Leading for Safety
Healthcare leaders are guided by the highest calling—to care for those who entrust their care to us, and to make a difference. We believe this can only happen when leaders lead with intent. Leading with intent requires that leaders stand for something. Amid all the competing priorities, the most important thing leaders can stand for and lead for, is safety.
The American College of Healthcare Executives and the IHI Lucian Leape Institute (formerly the Institute for Healthcare Improvement/National Patient Safety Foundation Lucian Leape Institute) partnered to help healthcare leaders lead for safety through creating and sustaining a culture of safety.
As you know, leading for safety is a journey—it’s a marathon and not a sprint. There are many highs and lows on this journey. Sometimes things are moving forward and other times a little reboot can be helpful. This site provides you and your leadership team with practices to develop your team and to keep moving forward on this critical journey.
Leading A Culture of Safety: A Blueprint for Success
Creating a culture of safety in healthcare settings is a challenging endeavor. Until now, there have not been clear roadmaps for organizational leaders to take in developing such a culture. So, we collaborated with leaders of progressive healthcare organizations and globally renowned experts in leadership, safety and culture to develop the resource, Leading a Culture of Safety: A Blueprint for Success.
The blueprint gives CEOs and senior leaders a tool to both assess and advance their organization’s culture of safety. Through systematic, small steps, this process of improvement becomes a motivating experience, rather than an overwhelming one. The blueprint outlines clear strategies and tactics that can help inform dialogue with board members and leadership teams, help executives establish priorities, and encourage accountability and follow-up actions.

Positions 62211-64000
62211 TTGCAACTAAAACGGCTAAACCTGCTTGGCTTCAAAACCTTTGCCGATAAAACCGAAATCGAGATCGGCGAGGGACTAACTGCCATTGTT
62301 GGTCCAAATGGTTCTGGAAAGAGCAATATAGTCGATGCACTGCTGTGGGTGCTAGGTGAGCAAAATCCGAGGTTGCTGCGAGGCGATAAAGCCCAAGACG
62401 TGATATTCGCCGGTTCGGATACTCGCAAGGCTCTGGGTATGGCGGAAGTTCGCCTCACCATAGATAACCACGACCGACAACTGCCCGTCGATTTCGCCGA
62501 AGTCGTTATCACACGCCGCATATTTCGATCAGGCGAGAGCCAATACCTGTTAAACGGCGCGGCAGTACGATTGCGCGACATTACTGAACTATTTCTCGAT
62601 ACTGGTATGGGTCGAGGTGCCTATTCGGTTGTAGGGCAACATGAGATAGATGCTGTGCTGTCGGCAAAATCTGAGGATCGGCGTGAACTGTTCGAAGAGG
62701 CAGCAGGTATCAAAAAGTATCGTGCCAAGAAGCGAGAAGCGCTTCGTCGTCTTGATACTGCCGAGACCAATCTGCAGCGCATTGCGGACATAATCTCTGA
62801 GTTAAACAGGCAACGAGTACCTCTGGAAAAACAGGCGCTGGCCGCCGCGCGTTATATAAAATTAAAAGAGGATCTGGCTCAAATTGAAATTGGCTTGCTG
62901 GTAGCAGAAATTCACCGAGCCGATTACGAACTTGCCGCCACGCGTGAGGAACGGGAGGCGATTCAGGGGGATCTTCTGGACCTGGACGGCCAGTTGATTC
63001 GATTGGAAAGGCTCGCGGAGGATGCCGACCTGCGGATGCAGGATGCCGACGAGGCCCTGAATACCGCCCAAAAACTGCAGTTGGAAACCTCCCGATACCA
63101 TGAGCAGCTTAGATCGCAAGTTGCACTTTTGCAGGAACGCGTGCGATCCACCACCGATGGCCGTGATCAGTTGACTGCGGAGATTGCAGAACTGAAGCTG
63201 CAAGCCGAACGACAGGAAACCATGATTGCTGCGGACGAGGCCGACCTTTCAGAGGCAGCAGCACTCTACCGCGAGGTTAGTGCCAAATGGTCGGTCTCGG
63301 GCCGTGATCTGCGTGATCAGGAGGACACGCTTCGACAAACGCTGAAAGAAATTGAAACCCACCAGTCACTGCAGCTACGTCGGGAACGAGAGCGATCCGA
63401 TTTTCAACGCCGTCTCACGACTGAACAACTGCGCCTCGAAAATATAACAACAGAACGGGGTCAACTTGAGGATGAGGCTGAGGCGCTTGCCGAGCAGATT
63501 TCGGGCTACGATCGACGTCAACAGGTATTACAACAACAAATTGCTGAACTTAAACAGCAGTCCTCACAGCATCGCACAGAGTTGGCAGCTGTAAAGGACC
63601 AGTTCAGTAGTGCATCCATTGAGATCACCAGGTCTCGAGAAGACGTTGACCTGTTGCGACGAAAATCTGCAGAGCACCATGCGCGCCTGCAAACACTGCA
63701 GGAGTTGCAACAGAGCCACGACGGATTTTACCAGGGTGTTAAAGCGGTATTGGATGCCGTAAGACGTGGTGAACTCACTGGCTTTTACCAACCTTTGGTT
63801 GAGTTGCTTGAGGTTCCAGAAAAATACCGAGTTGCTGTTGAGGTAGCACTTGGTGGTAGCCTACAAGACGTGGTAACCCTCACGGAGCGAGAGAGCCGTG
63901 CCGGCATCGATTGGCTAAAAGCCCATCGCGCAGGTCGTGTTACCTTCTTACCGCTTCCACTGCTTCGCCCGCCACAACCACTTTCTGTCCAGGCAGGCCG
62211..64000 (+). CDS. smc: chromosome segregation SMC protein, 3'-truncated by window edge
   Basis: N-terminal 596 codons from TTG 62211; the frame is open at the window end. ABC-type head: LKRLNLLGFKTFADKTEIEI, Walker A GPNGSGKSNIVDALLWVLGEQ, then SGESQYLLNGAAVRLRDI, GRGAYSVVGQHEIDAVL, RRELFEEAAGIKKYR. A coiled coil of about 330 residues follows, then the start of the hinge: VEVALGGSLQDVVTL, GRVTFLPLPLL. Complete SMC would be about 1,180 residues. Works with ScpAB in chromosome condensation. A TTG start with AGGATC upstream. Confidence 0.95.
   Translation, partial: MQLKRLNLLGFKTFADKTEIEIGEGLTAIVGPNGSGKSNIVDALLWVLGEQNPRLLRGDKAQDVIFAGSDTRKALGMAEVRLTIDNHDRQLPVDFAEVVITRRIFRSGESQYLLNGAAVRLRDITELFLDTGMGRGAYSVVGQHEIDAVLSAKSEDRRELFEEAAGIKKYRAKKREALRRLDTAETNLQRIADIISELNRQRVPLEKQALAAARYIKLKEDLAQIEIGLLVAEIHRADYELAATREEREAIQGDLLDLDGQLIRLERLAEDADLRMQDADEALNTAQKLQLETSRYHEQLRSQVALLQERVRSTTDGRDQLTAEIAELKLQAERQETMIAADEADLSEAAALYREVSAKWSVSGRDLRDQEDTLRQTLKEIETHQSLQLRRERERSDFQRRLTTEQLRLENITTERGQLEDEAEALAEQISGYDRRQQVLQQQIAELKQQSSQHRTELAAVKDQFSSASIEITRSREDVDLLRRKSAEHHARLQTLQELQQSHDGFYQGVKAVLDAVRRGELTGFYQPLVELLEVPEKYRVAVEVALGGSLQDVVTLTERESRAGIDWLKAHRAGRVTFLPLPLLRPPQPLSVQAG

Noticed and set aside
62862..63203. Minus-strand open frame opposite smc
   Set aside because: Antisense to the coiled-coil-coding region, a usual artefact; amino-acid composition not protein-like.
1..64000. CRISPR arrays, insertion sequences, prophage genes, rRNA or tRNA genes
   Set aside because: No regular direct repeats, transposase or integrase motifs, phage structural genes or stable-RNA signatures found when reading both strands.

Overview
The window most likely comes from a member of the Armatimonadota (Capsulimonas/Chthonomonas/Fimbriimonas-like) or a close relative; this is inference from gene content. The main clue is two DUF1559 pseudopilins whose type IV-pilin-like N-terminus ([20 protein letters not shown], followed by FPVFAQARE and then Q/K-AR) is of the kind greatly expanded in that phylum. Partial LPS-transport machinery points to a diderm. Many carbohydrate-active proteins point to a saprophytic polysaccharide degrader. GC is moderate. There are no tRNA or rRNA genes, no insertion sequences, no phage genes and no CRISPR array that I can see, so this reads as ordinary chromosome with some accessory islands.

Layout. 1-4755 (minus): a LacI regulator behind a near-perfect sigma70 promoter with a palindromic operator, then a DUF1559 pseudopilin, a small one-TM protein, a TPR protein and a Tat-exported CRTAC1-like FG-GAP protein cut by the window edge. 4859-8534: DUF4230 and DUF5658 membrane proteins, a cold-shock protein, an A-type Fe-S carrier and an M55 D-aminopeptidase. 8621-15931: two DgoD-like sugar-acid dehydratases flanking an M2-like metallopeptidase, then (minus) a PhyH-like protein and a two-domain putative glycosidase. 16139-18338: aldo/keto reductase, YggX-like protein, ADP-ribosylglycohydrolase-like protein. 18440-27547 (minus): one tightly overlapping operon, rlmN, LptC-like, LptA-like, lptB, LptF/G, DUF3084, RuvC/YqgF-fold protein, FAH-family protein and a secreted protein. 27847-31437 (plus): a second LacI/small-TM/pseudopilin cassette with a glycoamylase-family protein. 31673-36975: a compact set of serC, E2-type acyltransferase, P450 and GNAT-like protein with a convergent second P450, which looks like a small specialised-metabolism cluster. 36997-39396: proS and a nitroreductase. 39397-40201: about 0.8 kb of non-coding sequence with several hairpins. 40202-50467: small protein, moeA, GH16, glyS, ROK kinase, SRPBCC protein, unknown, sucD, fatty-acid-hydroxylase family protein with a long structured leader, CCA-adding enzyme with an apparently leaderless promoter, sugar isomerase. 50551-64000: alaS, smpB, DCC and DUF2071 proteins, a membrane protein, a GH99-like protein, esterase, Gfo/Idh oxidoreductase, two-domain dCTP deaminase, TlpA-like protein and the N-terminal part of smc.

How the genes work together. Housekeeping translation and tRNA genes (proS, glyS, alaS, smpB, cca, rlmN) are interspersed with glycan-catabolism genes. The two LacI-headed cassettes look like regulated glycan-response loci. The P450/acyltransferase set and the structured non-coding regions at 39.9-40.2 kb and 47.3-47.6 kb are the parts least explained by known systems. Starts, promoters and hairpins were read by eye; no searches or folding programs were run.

We Lead for Safety
Improving healthcare safety requires leaders who are committed and take a stand to achieve the highest standards of safety. Strong leadership involves balancing core values while consistently raising the bar for excellence.
ACHE’s leadership development expertise coupled with the IHI Lucian Leape Institute’s in-depth insight on safety practices, offers healthcare leaders the foundational tools to measure, build and sustain a culture of safety in the workplace.
- Commit to leading for safety by signing our We Lead for Safety pledge and receive a Leading For Safety certificate.
- Assess Your Safety Culture by taking this self-assessment.
Once you take the pledge to commit to a culture of safety and assess your current safety measures, we will continue to provide you with scalable steps and guideposts on the path to major progress.
Leading a Culture of Safety: A Blueprint for Success contains best practices and guidance to help you choose your first action steps. And we will continue to provide timely information, tools and resources to support your commitment to safety.
"One of the most critical roles we must fulfill is ensuring the safety of patients who entrust their lives to our care, as well as ensuring the safety of a workforce—both clinical and nonclinical—that entrusts their livelihoods to our organizations. It is the ultimate duty of leaders to ensure the safety and prevention of unnecessary harm to these individuals and their loved ones."
Safer Together: Healthcare’s New Resource to Guide Safer Care
Experts and contributors to the National Action Plan highlight four foundational focus areas outlined in the report—culture, leadership and governance; patient and family engagement; workforce safety; and learning systems— focusing on the critical role of leaders in each of these domains. This session is co-developed by ACHE and the Institute for Healthcare Improvement.
Re-Committing to Patient Safety in the COVID-19 Era
Patricia McGaffigan, vice president of safety programs at the Institute for Healthcare Improvement, discusses the driving forces behind the new National Safety Action Plan developed by IHI, ACHE and 25 other industry-leading organizations to help healthcare providers move toward zero-harm.